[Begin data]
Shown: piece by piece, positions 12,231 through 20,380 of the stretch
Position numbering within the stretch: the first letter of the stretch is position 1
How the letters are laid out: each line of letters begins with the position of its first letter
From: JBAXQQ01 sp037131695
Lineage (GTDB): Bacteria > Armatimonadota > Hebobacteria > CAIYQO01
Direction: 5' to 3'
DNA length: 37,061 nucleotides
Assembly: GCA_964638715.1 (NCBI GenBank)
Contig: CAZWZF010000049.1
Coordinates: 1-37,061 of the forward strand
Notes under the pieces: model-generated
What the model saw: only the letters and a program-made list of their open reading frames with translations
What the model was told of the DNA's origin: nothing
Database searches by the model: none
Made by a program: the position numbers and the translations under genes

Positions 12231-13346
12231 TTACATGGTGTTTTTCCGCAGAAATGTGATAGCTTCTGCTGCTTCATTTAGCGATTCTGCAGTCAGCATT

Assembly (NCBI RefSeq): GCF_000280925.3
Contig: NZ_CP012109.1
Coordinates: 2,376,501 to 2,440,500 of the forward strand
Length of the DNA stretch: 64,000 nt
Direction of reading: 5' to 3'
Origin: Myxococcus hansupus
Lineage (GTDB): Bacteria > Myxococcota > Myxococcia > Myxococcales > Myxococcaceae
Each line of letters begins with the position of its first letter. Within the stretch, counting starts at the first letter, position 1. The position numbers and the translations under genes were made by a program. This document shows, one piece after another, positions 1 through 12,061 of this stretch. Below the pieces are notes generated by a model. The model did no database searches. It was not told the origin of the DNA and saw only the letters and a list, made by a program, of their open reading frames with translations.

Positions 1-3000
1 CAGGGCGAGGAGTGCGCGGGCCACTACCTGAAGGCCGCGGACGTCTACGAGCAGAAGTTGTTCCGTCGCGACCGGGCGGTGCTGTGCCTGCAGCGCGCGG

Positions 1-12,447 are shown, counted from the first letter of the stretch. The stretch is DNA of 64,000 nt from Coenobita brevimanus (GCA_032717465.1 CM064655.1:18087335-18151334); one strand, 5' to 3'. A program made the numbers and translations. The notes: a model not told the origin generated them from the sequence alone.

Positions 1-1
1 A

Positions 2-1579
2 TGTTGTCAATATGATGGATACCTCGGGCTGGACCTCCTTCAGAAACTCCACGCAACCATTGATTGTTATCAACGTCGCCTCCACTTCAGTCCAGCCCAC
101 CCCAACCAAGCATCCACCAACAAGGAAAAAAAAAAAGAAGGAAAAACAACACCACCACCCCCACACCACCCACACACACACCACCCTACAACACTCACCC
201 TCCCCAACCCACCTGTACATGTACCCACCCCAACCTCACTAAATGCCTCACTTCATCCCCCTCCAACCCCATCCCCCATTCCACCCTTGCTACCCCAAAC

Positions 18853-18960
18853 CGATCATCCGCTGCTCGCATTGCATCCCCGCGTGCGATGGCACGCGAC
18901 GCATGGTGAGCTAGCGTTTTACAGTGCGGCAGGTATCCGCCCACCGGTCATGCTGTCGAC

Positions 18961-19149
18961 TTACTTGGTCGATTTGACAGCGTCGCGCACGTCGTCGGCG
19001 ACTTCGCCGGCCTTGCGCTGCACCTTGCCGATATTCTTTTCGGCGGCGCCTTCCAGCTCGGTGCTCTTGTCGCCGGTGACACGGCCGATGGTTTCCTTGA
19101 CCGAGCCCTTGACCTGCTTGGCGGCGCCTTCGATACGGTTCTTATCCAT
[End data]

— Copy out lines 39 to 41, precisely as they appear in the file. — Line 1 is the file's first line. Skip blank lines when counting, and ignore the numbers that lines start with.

18961 TTACTTGGTCGATTTGACAGCGTCGCGCACGTCGTCGGCG
19001 ACTTCGCCGGCCTTGCGCTGCACCTTGCCGATATTCTTTTCGGCGGCGCCTTCCAGCTCGGTGCTCTTGTCGCCGGTGACACGGCCGATGGTTTCCTTGA
19101 CCGAGCCCTTGACCTGCTTGGCGGCGCCTTCGATACGGTTCTTATCCAT